Shutdown's effects already rippling at Marine base in Arizona
The (Yuma, Ariz.) Sun
Far away from the political trenches on Capitol Hill, the negative effects of the federal government shutdown will be felt in Yuma, Ariz. – and the longer the shutdown lasts, the more likely the local economy will suffer.
About 600 civilian employees and an additional 1,000 contractors at Yuma Proving Ground, as well as a majority of the hundreds of civilian employees and contractors at Marine Corps Air Station Yuma, are out of work indefinitely until the impasse in Washington is concluded.
At YPG, all military testing operations ceased on Tuesday and will not resume until the government shutdown has ended. That means essential systems being tested for future conflicts will be put on the shelf for now.
During the height of the wars in Afghanistan and Iraq, such testing “saved hundreds of American lives... and prevented an untold number of injuries and wounds,” Chuck Wullenjohn, YPG public affairs officer, told the Yuma Sun Tuesday. “We are really important to the military, and as of today that national defense mission is not being carried out at YPG. It is going to affect the Army down the road.”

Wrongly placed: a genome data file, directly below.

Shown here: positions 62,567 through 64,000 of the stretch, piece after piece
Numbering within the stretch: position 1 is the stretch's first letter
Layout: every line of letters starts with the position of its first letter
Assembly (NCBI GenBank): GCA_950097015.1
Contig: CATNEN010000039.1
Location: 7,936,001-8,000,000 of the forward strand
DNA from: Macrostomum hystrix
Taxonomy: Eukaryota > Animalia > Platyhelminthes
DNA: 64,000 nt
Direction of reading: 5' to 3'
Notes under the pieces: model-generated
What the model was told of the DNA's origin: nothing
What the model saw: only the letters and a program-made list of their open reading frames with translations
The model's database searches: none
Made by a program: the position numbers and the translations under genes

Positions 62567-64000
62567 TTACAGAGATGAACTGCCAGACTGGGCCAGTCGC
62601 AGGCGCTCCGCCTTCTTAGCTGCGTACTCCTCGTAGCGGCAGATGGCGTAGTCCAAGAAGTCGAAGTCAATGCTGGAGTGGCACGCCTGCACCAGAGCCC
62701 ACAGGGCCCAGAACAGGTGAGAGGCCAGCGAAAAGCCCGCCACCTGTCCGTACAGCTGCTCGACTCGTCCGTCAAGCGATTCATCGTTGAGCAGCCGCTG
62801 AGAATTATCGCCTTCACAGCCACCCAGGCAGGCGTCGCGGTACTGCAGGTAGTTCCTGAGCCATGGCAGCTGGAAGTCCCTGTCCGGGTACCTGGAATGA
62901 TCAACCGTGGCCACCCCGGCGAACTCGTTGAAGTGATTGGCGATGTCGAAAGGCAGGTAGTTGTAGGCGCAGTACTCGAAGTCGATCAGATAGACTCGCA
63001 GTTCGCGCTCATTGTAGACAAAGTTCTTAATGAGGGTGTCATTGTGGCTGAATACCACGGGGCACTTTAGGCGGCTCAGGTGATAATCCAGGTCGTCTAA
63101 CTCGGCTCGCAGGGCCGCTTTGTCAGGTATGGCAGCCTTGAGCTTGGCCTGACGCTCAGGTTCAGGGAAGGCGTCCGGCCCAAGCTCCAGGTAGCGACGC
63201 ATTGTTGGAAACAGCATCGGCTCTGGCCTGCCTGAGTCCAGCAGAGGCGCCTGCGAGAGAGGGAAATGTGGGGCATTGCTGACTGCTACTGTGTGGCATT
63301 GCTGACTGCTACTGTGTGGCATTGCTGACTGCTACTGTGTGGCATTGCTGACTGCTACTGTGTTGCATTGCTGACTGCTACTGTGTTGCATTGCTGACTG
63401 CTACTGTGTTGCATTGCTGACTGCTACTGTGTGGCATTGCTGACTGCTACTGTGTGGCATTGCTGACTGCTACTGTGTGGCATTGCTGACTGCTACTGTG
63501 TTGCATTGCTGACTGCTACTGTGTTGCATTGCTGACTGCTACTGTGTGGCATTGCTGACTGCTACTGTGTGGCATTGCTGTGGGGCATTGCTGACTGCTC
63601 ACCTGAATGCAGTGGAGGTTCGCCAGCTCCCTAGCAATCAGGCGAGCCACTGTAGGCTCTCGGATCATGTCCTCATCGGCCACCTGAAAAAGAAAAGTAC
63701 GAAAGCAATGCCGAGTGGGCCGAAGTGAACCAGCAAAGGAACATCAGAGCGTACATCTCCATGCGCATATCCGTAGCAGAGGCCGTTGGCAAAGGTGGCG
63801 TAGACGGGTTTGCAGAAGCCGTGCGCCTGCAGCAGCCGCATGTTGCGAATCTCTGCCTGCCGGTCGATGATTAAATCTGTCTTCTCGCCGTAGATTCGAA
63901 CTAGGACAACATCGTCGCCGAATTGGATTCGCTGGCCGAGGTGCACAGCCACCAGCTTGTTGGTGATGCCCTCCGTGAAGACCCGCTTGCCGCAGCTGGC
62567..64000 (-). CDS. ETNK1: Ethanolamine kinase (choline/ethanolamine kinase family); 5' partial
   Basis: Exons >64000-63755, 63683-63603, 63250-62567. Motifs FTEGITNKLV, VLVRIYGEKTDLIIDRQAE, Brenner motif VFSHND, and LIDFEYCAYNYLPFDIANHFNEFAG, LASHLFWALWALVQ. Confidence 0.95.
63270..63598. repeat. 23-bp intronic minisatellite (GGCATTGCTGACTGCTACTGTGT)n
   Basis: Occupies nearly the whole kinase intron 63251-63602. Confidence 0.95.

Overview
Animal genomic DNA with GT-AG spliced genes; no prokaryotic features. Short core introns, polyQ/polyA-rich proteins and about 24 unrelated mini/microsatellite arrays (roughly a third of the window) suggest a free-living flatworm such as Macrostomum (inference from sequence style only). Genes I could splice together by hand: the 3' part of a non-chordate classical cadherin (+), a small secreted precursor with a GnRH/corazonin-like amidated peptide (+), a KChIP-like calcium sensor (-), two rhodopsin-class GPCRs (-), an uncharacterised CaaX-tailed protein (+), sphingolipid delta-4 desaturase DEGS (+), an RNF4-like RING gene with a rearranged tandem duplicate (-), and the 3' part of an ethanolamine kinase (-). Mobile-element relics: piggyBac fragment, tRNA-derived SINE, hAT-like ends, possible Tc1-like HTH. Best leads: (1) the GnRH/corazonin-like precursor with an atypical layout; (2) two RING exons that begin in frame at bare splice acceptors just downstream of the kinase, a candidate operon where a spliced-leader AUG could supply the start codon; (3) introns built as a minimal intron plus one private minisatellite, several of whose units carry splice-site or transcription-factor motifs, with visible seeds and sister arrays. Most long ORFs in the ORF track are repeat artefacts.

Due to the shutdown, several facilities at MCAS Yuma will be closed indefinitely. These include the youth activity center, the school age day care, the library, the Oasis Pool, the movie theater, the bowling alley, and the Commissary.
Federal employees assigned to essential services such as security and fire protection at both YPG and MCAS Yuma, as well as active duty members of the military, will remain at their posts throughout the duration of the shut down.
Active duty members of the military will continue to receive paychecks this month, thanks to last-minute legislation passed by Congress and signed by President Obama before the shutdown went into effect. Civilians required to work during the shutdown will receive their pay retroactively once the lapse in appropriations ends.